Page 5 - Zone Control Product Guide

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5
What are the components of a Zoned
Comfort Control system?
The system is comprised of virtually any forced air
HVAC equipment, a control panel, dampers (usually one
for each zone, however, multiple dampers may be used),
thermostats (one for each zone) and the ductwork. In
addition, depending upon the system’s design, a bypass
damper may be required for pressure relief.
How does Zoned Comfort Control work?
Thermostats in each zone are wired to the Zoned Comfort Control panel. The control panel is then wired to
the HVAC equipment and to zone dampers located in the system’s ductwork. The control panel understands
each zone’s need for conditioning and operates the equipment (on/off) while controlling the position of the
dampers (open/closed) based upon the thermostat requirements. This assures that conditioned air is
directed where and when it’s needed.
When is the best time for a Zoned Comfort Control system to be installed?
It is least expensive and easiest to install in a new home. However, in most cases, Zoned Comfort Control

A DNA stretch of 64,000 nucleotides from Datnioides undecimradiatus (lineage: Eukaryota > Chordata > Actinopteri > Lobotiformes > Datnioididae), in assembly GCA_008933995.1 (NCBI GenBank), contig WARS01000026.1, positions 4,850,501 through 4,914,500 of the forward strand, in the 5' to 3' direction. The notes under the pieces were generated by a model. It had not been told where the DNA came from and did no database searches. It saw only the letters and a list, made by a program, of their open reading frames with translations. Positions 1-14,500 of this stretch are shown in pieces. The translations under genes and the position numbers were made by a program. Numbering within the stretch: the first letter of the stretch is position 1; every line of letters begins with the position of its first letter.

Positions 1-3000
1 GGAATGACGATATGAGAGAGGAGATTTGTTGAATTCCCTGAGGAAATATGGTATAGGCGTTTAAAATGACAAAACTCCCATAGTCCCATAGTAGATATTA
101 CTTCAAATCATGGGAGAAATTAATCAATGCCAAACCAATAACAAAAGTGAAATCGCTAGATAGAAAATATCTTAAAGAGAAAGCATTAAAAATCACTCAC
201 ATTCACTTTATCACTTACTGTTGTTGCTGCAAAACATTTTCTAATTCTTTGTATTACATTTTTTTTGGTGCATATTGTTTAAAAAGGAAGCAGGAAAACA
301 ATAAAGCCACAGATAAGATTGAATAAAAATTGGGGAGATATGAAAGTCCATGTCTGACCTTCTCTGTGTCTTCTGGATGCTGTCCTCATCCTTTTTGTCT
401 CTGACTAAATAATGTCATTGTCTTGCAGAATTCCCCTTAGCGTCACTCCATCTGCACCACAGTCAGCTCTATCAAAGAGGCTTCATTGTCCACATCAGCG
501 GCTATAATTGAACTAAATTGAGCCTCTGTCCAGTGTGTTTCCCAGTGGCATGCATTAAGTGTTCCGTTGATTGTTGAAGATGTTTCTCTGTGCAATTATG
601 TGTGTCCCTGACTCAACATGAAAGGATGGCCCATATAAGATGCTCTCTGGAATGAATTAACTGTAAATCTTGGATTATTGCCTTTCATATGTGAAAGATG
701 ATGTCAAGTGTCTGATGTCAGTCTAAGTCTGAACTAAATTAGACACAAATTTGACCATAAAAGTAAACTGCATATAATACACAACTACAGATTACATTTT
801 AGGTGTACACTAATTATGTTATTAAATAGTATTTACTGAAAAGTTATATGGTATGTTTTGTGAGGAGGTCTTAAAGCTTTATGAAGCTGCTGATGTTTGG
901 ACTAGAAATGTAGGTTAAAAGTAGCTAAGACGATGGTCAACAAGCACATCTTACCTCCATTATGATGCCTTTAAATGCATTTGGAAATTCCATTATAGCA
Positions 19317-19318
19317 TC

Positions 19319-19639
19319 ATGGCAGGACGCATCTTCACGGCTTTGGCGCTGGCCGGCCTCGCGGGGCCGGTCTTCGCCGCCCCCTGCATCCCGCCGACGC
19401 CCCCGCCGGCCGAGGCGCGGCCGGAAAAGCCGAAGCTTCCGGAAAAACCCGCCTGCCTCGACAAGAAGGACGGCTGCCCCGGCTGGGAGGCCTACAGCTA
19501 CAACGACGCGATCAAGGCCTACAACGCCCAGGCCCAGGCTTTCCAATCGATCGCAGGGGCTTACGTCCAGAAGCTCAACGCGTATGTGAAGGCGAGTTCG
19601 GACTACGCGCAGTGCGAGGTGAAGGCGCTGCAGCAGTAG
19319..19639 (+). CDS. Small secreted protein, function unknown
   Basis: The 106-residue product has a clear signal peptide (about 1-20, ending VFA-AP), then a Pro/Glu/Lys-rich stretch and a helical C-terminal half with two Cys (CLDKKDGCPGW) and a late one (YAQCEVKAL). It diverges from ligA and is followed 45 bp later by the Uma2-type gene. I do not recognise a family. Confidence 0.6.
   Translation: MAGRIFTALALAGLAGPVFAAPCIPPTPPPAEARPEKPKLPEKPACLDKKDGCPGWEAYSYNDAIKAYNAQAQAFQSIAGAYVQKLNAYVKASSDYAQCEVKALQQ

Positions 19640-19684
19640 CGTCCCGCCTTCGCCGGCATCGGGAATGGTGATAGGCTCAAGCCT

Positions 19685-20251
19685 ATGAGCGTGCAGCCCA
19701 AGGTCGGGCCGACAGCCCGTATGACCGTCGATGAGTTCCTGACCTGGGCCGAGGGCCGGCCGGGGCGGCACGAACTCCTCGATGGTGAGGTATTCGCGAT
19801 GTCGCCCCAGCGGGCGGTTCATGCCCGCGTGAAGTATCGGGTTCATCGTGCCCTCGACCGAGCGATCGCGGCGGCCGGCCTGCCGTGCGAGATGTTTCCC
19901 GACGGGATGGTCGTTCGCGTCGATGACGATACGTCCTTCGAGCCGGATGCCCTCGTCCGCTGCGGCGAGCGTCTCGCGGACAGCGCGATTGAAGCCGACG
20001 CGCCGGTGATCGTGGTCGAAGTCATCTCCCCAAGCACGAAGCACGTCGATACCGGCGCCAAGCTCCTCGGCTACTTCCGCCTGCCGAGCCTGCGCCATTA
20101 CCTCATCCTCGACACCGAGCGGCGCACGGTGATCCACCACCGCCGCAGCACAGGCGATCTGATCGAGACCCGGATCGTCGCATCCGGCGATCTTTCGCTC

can be added to existing systems at any time. Zoning in existing homes can pose challenges, but Aprilaire
®
addresses these challenges with a full line of slip-in round dampers designed to be low in cost and easy to
install in existing systems.
Why is pressure relief an issue with Zoned Comfort Control systems?
It is important to design zone systems to account for the added system pressure that is caused when zone
dampers are closed. With Zoned Comfort Control, as dampers close to restrict airflow to non-calling areas,
the equipment will attempt to deliver its full capacity, although only a percentage of airflow is required.
Therefore, to avoid problems that are associated with restricting the airflow, (i.e., high limit, freezing of the
coil, air noise) some method of pressure relief is required. This may include over-sizing of the ductwork (all
zones capable of carrying 70% of the system’s airflow), using a bypass damper, or Aprilaire’s exclusive
Controlled Pressure Relief (CPR)’ method. The CPR method involves slightly over-sizing the system’s supply
ductwork while an engineered amount of bypass is allowed into a closed zone. This method eliminates the
need for a bypass damper, minimizing system cost while maximizing comfort. (For more information on
designing for pressure relief, see the Aprilaire Design Manual, Form #5001.)
Programmable
Thermostats
68
°F (20°C)
Joe’s Bedroom
70
°F (21°C)
Great Room
65
°F (18°C)
Dad’s Den
Zoned Comfort
Control System
Furnace
Automatic
Humidifier
Electronic
Air Cleaner
Energy Recovery
Ventilator